1. A party opposing a motion for summary judgment is to be given the benefit of all reasonable doubts in determining whether a genuine issue exists, and the trial court, construing the evidence most favorably to the opposing party, must give him the benefit of all favorable inferences that may reasonably be drawn from the evidence. This rule applies in construing an affidavit of the opposing party.
2. In a summary judgment case this court cannot consider the credibility of a witness or his affidavit concerning his state of mind or intention; and where his statement in relation thereto conflicts with other strong evidence to the contrary, J jury must decide the credibility question and resolve any remaining conflict.
The conclusion which appellant Capital Automobile Company desires us to reach upon this review of the denial of its motion for summary judgment is that the evidence conclusively shows that M. M. Armistead, in his purchase of a Cadillac, knowingly dealt individually with James W. Bailey, Capital's automobile salesman who actually had title to the automobile, so that Armistead cannot look to Capital for recompense because of the foreclosure of a security interest created by Bailey covering the automobile. The litigation was instituted when General Motors Acceptance Corporation (hereafter called GMAC), claiming an indebtedness of $4,892.59, sought to foreclose a "contract retaining title" which it had purchased from Capital. This contract, entered into on April 26, 1966, between Bailey as purchaser and Capital as seller, provided for the sale of a new 1966 Cadillac for a cash delivered price of $7,133.39, with a cash down payment of $1,614.90, the deferred balance to be paid in eleven monthly instalments of $100 with a final payment of $4,892.59. On May 25 a certificate of title was issued showing Bailey as owner and GMAC as the lienholder. Bailey made the payments of $100 but failed to pay the last instalment under the "balloon note." When the levy was made the automobile had been sold to Armistead in the transaction with Bailey here under investigation, and Armistead interposed his claim. He also filed a third-party complaint against Capital, contending float if GMAC held a valid lien superior to his title, Capital would be liable over to him as for a breach of warranty of title, and because Capital put Bailey in a position, while apparently acting within his authority as Capital's salesman, to commit a fraud upon him by selling him an automobile subject to a security interest under the Motor Vehicle Certificate of Title Act while purportedly selling him the automobile out of Capital's inventory, in which event he would normally expect to take free of security agreements covering the inventory. See Code Ann. 68-405a; Code Ann. 109A-9--307 (1); McDonald v. Peoples Auto Loan &c. Corp., 115 Ga. App. 483
, 486 (154 SE2d 886
). Under this record there can be no question but that Bailey was the owner of the automobile at the time of the transaction with Armistead (see Code Ann. 68-411a (c); Thornton v. Alford, 112 Ga. App. 321 (145 SE2d 106)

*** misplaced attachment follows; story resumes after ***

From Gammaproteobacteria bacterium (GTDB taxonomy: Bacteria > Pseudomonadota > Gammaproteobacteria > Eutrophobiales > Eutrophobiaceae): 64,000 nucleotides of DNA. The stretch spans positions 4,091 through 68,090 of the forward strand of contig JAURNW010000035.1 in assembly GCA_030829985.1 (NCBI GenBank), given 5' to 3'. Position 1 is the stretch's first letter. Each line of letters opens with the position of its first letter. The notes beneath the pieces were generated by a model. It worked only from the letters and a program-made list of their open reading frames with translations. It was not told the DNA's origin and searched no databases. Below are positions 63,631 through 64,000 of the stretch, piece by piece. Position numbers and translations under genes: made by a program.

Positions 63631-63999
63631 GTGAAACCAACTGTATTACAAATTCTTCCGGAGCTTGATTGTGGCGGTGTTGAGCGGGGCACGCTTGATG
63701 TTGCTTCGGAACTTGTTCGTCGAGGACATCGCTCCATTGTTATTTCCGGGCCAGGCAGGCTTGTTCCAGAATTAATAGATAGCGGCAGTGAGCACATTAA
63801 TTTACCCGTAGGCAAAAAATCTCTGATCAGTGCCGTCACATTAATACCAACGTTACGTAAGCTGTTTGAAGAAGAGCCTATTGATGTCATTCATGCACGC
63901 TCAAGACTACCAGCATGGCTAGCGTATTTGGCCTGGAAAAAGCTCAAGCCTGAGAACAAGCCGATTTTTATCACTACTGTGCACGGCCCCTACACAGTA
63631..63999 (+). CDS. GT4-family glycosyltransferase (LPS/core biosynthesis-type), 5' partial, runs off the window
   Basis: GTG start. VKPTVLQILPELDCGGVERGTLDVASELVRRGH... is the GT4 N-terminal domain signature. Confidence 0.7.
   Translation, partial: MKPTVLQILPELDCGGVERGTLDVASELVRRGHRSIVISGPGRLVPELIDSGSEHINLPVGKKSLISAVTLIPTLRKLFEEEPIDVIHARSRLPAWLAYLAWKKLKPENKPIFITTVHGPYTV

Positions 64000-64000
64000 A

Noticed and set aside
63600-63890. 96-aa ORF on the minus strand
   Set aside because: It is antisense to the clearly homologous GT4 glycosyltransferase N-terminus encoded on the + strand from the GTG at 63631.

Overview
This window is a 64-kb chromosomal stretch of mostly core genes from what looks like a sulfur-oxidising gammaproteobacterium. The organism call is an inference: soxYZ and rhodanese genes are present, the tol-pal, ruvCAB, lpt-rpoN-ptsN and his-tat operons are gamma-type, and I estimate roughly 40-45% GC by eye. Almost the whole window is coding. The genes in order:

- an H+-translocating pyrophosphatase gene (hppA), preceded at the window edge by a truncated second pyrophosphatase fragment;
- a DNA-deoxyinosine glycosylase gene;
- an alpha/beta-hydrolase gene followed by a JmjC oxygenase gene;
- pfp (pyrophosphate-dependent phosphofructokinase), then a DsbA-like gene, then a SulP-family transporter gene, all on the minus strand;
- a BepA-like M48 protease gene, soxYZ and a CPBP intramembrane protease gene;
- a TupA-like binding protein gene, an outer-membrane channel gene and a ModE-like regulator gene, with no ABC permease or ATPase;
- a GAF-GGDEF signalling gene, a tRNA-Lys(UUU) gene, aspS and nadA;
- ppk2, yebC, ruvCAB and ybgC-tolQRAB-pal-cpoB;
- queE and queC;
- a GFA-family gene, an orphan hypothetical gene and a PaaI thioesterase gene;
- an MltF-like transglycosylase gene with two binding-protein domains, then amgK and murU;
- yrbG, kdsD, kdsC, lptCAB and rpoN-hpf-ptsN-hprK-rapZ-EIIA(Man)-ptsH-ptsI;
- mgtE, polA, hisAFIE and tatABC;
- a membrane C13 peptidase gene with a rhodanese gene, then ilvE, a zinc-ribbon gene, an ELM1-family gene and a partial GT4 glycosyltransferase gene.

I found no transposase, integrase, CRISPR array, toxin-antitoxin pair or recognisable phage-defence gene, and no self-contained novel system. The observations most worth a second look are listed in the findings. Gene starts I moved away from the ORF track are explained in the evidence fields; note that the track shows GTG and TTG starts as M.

), and that there is no presumption that Capital owned the automobile merely by virtue of its alleged possession through Bailey, its agent. Wreyford v. Peoples Loan &c. Corp., 111 Ga. App. 221 (141 SE2d 216)
. Thus Armistead's claim as to Capital's breach of warranty of title must fail, and the only issue raised for our consideration is whether the trial court properly found a genuine issue of fact as to whether Armistead, in his purchase of the Cadillac, knowingly dealt with Bailey as an individual, in which event Armistead could not claim he was defrauded. 1
In its motion for summary judgment against Armistead, Capital specified the pleadings, the affidavit of its president, and the deposition of its secretary-treasurer In response Armistead filed his affidavit, where he stated in substance:
In October, 1964, he went to Capital's place of business and talked with Bailey, one of Capital's salesmen, about purchasing a Cadillac. The dealings with Bailey culminated in the sale to Armistead of a 1964 Cadillac, $2,000 cash being paid at the time and the balance two or three days later. At the time of the purchase Bailey informed Armistead that a certificate of title to the automobile showing Armistead as owner would be obtained and sent to him, and thereafter this was accomplished.
Then in October, 1966, Armistead wanted to buy another Cadillac and went to Capital's place of business, again talking with Bailey. Bailey showed Armistead several Cadillacs on the premises, some new and some demonstrators. "Said salesman then told claimant [Armistead] that they have a car he thought claimant would like, 'but it is at [my] house today.' " Bailey suggested that they go out to the house and look at the automobile, and drove Armistead there in one of Capital's automobiles Armistead examined the car and liked it. "Salesman Bailey went in the house and came back out and said the car delivered for $7,133 and that he would let claimant have all off that the Company would allow. Bailey went to make a telephone call and came back and told claimant that they would sell him the car for $5,500, including sales tax." Bailey drove Armistead back to Capital's place of business in the automobile, where Armistead paid him $2,500 in cash and stated he would make a loan and pay the balance the next day, which was subsequently done. Bailey Mien delivered the car to Armistead at Capital's place of business and told him the title papers would be delivered. Armistead did not receive the papers, however, and each time Armistead called, Bailey stated that the papers would be sent to him.
In May or June, 1967, Armistead became impatient about the matter and went to Capital's place of business and requested his title papers from a Mr. Roy Roberts, an officer of the company. When Armistead gave Roberts the identification number of the automobile, Roberts replied that he had caught Bailey stealing but that he was under bond, and that he would look into the matter and let Armistead know. Roberts did not call, however, and the next thing he heard was that the automobile was being levied upon, which was the first notice he had that GMAC claimed a security interest.
Elwyn C. Tomlinson, president of Capital, stated in his affidavit that the automobile had been sold by Capital to Bailey on April 26, 1966; that whatever sums of money paid by Armistead for the automobile were paid to Bailey; that Capital never received any part of the purchase price; that the check and receipt involved in the Armistead-Bailey transaction were made payable to Bailey individually; that Bailey did not have authority to sell the automobile on behalf of Capital or to represent to anyone that it was Capital's property; and that Bailey was not acting on behalf of Capital in the transaction.